Such a spate of violence is certainly worth reporting, and the national media has been quick to pick up on it.  However, many media outlets are also drawing lazy connections to the riot and protests that took place several weeks back.

The typical analysis, whether implied or explicit, goes something like this.

There was a riot in Baltimore following the death of Freddie Gray from injuries sustained while in police custody.  The riot amplified already troubled relations between Baltimore’s African American community and its police force.  The police, unhappy about the indictment of six officers in the Gray case, are staging a work slowdown.  The result is tremendous violence across the city.

This brand of analysis is not factually wrong. Some of those statements may be a bit vague, but they’re wrong in and of themselves.  However, when those those facts are strung together in this manner, the narrative they produce is just a bit too facile to offer a penetrating explanation for recent upswing in violence.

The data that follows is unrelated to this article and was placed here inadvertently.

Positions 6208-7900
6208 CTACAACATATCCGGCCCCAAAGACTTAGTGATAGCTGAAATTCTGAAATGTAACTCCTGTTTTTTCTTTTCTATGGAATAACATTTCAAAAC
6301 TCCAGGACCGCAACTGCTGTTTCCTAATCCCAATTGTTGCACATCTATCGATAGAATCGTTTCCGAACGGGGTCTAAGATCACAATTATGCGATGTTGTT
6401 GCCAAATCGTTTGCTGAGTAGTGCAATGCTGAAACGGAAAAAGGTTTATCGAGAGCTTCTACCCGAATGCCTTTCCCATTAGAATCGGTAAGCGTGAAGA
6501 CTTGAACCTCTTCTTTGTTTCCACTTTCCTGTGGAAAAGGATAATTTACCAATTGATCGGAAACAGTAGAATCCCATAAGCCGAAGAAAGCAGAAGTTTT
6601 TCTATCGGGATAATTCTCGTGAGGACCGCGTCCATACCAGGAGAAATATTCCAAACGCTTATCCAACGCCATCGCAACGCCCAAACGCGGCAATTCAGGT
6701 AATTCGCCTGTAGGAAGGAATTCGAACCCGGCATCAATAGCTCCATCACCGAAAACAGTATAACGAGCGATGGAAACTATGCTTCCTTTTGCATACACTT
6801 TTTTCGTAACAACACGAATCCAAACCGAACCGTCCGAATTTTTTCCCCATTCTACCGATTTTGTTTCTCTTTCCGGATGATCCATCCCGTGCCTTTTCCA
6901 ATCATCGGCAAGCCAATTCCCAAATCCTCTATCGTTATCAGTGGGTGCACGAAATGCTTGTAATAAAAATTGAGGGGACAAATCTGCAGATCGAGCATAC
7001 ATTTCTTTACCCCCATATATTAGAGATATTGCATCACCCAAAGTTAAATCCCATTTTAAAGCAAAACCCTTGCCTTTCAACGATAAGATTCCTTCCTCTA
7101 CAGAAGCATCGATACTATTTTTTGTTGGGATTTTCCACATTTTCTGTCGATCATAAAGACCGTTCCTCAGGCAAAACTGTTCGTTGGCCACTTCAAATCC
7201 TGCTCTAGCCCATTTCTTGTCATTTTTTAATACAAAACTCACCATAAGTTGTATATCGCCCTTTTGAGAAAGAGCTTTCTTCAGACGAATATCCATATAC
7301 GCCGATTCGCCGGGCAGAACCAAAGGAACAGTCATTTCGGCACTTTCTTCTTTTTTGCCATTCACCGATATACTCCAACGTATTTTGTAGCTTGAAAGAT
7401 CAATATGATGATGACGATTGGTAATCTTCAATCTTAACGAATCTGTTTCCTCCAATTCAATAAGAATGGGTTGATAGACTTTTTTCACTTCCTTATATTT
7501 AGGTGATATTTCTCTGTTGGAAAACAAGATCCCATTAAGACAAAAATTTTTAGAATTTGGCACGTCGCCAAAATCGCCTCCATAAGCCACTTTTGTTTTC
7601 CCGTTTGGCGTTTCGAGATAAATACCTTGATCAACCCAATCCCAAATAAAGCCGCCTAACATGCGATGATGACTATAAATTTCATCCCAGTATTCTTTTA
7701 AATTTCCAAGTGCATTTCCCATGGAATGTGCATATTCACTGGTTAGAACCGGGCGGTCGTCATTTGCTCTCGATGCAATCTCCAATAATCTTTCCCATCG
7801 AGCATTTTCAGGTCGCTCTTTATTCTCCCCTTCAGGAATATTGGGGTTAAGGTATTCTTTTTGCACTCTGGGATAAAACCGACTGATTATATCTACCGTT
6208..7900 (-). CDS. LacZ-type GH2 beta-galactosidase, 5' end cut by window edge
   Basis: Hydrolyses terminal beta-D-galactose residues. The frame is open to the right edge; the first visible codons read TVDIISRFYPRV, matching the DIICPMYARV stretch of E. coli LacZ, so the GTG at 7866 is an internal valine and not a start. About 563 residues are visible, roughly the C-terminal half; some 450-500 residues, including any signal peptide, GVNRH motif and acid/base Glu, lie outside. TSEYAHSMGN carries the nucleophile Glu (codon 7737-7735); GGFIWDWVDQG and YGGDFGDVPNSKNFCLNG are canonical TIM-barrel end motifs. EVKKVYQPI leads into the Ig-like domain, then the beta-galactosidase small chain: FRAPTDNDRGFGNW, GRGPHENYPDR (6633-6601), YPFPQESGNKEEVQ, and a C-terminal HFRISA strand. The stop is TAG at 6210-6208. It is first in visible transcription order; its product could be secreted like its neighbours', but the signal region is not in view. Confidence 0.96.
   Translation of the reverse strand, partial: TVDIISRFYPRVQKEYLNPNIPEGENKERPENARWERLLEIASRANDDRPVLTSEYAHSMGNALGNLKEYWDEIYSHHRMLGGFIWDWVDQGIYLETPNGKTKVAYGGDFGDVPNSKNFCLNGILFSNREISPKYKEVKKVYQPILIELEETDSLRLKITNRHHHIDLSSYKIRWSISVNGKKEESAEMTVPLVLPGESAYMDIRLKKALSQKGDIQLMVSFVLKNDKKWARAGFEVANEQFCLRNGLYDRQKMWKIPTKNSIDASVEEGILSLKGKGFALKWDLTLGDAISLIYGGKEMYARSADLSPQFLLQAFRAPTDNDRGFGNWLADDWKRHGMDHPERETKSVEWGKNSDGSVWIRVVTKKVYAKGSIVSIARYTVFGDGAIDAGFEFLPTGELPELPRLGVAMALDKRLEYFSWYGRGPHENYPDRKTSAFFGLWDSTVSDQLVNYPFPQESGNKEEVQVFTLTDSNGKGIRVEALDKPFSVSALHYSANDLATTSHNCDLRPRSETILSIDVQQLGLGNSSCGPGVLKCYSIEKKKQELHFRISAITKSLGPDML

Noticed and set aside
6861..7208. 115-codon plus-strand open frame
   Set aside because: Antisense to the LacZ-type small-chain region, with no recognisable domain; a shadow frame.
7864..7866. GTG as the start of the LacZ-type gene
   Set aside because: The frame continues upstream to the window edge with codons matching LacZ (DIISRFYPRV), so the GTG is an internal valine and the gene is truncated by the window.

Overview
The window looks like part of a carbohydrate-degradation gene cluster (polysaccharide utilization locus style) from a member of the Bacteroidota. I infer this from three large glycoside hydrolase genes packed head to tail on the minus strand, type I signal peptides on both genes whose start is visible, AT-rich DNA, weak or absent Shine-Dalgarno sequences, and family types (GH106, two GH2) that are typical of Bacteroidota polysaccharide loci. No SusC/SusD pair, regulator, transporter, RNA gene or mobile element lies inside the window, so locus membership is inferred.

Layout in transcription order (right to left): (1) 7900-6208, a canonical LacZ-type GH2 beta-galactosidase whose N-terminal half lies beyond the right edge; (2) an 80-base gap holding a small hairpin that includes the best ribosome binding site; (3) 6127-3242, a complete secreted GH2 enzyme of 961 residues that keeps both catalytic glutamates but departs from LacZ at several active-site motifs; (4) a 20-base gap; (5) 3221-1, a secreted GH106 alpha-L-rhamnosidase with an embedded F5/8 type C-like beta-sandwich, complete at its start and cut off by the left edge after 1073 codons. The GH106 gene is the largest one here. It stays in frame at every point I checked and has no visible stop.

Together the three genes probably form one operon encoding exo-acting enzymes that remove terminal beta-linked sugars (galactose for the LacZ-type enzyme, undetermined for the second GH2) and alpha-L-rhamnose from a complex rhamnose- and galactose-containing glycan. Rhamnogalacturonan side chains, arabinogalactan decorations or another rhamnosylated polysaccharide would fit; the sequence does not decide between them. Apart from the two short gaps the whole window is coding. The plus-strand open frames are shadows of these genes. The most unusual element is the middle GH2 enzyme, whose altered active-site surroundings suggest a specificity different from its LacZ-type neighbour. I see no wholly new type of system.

The problem with such an analysis is that it’s:
A) Too focused on the present and fails to account for historical forces, and;
B) Too narrow in the way it corrals all the immediate factors but fails to make room for larger structural forces Read more »

In Memoriam: David Letterman

David LettermanAside from the occasional sporting event, it’s very rare that I watch live television anymore.  Hulu often makes me wait a week for many shows, but that’s well worth the convenience of watching them whenever I want.  Meanwhile, Netflix makes me wait the better part of a year and charges me $4/month (I split it with a friend), but that’s well worth never having to watch any goddamn commercials.

Plus, you know, the joys of binge watching a series.  It’s like going face down into a bowl of chocolate pudding and nearly suffocating in the most wonderful way imaginable.